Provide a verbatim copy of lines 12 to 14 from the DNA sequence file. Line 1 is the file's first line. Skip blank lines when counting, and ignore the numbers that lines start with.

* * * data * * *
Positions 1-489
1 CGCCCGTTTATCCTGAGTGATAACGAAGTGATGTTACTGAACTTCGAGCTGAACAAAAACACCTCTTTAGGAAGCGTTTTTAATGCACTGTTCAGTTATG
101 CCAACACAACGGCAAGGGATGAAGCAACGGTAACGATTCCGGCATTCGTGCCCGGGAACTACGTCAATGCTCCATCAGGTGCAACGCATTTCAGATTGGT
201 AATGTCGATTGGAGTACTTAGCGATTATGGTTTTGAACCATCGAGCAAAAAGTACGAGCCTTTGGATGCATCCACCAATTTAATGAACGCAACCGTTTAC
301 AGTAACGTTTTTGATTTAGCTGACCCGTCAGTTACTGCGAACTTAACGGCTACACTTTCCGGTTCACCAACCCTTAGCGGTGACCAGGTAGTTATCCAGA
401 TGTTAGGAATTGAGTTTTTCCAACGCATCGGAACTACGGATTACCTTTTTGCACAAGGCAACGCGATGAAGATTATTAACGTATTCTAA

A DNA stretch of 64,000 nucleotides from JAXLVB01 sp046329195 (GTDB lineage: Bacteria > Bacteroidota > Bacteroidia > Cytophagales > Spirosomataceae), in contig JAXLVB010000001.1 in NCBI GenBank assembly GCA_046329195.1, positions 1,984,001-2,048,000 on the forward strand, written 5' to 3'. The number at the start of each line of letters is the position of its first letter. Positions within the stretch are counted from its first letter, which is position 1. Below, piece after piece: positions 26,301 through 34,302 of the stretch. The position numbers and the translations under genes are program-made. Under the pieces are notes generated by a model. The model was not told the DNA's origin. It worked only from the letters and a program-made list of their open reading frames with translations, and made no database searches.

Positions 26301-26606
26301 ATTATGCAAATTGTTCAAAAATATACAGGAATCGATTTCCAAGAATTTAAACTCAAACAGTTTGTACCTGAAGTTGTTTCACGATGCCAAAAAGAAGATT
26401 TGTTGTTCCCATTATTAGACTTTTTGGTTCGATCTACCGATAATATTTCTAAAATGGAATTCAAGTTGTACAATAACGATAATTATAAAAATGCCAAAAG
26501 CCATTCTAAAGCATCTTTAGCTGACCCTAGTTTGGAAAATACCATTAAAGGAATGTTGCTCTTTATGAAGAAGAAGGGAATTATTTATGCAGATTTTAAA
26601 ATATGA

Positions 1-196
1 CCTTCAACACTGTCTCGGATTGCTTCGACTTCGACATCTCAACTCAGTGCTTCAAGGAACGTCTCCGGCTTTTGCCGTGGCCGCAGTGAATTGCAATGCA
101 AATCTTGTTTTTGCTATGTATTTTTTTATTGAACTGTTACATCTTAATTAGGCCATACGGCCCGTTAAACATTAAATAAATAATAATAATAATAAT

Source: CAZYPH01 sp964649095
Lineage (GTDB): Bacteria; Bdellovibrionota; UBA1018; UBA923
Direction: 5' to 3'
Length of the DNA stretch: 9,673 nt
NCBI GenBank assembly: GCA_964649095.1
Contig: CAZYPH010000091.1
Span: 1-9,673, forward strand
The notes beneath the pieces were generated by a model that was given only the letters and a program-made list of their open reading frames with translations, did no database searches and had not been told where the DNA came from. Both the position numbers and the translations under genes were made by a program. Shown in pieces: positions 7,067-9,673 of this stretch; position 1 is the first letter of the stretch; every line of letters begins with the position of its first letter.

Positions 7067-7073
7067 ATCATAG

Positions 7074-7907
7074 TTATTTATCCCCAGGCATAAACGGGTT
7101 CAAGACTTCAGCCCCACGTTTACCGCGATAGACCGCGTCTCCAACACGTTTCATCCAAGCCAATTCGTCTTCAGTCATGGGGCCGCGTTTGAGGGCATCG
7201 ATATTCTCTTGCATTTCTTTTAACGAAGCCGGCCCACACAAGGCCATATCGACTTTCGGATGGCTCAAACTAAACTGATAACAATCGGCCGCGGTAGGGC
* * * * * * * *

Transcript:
26601 ATATGA

Positions 1-196
1 CCTTCAACACTGTCTCGGATTGCTTCGACTTCGACATCTCAACTCAGTGCTTCAAGGAACGTCTCCGGCTTTTGCCGTGGCCGCAGTGAATTGCAATGCA